Dissenting Voice: Defense Secretary Mark Esper Opposes Use of Insurrection Act
“The option to use active-duty forces in a law enforcement role should only be used as a matter of last resort and only in the most urgent and dire of situations. We are not in one of those situations now.”
US President Donald Trump wants to invoke the 1807 Insurrection Act to mobilize the military against protesters, but Pentagon officials have vocally opposed the idea. Chief among them is Defense Secretary Mark Esper. At a Wednesday press conference, Esper told reporters “I do not support invoking the Insurrection Act,” Phil Seward reported for Reuters on Wednesday.
“The option to use active-duty forces in a law enforcement role should only be used as a matter of last resort and only in the most urgent and dire of situations. We are not in one of those situations now,” Esper said.
Esper also apologized for describing demonstration zones as “battlespaces,” saying he regretted the word choice. The word, he said, is “something we use day in and day out … it’s part of our military lexicon the I grew up with … it’s not a phrase focused on people,” according to CNN.
The secretary is the first cabinet official to speak out against the president’s idea to deploy the military to “quickly solve the problem for” governors and “dominate the streets,” as POLITICO reported.
Notably, Esper was a member of the delegation that joined Trump fro a photo-op on Monday in front of St. John’s Episcopal Church next to the White House. However, Esper claimed he was not informed beforehand that the event was designed to be a photo-op.
White House insiders told CNN that Esper’s press conference did not sit well with the president, with three of them describing the reactions of Trump and other advisers as “not happy.”
Discontent in Pentagon
The administration was reportedly unaware of the nature of Esper’s remarks before the press conference. Esper’s briefing is the first public break between the Defense Department and Oval Office. Rumors circulated this week that Pentagon officials are hesitant to follow Trump’s plan to summon the military.
“There is an intense desire for local law enforcement to be in charge,” one defense official told CNN.
Esper phoned governors to ask them to supply National Guard troops to provide security in the capital. The governors of Virgina, Pennsylvania, Delaware, and New York all declined to provide Guards. Some cited a need for keeping security forces in their states in the event they are needed and others, like Virginia Gov. Ralph Northam, said he would not support sending Guards who would be taking orders from Attorney General William Barr instead of the Washington, D.C., mayor.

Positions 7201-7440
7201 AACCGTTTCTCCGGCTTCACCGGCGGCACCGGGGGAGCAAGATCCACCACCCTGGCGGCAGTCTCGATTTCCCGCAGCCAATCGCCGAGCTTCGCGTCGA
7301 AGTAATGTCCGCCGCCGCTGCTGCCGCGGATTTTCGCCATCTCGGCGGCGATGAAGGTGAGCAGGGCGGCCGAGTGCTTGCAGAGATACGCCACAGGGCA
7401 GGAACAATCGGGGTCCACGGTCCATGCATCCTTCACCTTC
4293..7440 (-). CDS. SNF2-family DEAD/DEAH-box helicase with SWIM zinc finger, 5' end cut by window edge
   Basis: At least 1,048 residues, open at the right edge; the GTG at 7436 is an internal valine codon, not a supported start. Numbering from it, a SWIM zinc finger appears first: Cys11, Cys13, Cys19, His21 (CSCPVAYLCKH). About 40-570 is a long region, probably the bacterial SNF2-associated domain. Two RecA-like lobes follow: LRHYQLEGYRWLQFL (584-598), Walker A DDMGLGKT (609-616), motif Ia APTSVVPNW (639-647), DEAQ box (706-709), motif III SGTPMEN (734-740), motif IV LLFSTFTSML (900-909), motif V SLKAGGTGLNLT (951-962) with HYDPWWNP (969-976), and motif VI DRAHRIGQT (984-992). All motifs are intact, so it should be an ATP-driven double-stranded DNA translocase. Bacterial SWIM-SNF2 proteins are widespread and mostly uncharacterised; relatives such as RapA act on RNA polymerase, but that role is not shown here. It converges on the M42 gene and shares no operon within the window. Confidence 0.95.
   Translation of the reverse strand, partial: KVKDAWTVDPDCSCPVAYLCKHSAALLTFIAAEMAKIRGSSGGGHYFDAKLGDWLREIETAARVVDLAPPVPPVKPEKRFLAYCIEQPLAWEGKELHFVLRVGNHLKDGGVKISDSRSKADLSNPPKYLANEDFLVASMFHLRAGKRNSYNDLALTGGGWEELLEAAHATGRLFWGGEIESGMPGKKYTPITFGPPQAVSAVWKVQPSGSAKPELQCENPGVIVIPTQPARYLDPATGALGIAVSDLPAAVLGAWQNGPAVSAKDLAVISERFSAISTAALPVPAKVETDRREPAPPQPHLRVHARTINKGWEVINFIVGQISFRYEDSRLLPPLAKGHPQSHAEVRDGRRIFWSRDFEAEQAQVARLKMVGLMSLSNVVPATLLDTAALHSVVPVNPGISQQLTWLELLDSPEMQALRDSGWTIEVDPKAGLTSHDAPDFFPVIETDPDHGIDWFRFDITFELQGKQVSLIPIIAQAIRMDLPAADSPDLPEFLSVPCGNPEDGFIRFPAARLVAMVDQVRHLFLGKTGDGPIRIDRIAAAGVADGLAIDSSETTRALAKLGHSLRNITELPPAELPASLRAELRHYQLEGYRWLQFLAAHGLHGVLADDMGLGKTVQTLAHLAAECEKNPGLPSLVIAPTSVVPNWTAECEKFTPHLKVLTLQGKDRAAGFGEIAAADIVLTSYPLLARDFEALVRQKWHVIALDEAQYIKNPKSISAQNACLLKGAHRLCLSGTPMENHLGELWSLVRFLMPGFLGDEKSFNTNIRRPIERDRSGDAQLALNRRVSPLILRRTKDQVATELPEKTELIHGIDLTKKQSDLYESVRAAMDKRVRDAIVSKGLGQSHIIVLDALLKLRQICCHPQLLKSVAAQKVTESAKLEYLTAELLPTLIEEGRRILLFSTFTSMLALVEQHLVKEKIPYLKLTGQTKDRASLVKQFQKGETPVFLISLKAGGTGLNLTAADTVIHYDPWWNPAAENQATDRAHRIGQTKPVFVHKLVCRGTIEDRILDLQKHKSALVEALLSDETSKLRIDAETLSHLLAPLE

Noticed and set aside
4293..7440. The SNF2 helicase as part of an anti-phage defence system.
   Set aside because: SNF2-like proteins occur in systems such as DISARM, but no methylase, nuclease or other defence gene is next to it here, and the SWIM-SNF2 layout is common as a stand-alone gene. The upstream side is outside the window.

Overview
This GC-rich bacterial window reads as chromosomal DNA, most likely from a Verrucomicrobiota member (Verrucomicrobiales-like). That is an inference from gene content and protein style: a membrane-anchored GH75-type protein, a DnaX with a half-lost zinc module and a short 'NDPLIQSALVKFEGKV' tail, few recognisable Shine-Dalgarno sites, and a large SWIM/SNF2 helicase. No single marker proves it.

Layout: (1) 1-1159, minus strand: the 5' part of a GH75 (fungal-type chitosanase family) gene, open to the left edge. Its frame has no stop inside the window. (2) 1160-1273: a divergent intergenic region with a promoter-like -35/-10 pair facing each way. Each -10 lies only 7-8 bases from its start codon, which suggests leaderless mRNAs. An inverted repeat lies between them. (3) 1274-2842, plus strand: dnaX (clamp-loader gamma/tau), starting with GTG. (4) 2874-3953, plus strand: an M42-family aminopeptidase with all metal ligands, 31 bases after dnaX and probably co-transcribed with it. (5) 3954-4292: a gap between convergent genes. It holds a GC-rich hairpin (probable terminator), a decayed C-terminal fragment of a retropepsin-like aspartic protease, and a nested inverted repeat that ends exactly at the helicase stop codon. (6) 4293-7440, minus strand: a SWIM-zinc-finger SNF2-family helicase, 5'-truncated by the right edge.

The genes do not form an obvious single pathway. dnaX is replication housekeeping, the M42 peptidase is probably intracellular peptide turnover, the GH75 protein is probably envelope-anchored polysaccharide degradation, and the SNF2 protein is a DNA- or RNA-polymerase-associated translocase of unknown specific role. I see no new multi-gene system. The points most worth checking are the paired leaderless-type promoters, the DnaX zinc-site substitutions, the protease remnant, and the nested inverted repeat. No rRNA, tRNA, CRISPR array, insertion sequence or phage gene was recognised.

The Next to Leave?
The public breaking of the ranks could expedite Esper’s ouster from the administration, some aides told CNN. Trump has reportedly been displeased with Esper in recent weeks, CNN reported, and White House sources said “I think this is the end for him.”
National Security Adviser Robert O’Brien is also behind the outrage at Esper, sources claimed. In particular, Trump and O’Brien are not convinced Esper is onboard with Trump’s military ambitions.
O’Brien has been crucial to swaying the president, speaking to him in private about Esper’s remarks, often pointing out how the secretary offers half-hearted defenses of the administration. O’Brien even printed out Esper’s remarks on a topic and compared them with his own.
Some administration officials said O’Brien is interested in a new post as either secretary of state or secretary of defense. The former position is filled by Mike Pompeo who has repeatedly insisted he is happy in his post, even refusing calls by Trump and Senate Majority Leader Mitch McConnell, R–Ky., to run for senator. Therefore, Esper’s seat might be the next vacancy O’Brien can jump into.
Congress Has Questions for Esper
Esper and Gen. Mark Milley, chairman of the Joint Chiefs of Staff, have been summoned to testify before the House Armed Services Committee by Rep. Adam Smith, D–Wash., to “explain this domestic engagement to the American people.”
“I have serious concerns about using military forces to respond to protestors. The role of the US military in domestic US law enforcement is limited by law. It must not be used in violation of those limits and I see little evidence that President Trump understands this fundamental premise,” Smith said.
An open hearing on the matter is scheduled for next week, CNN reported.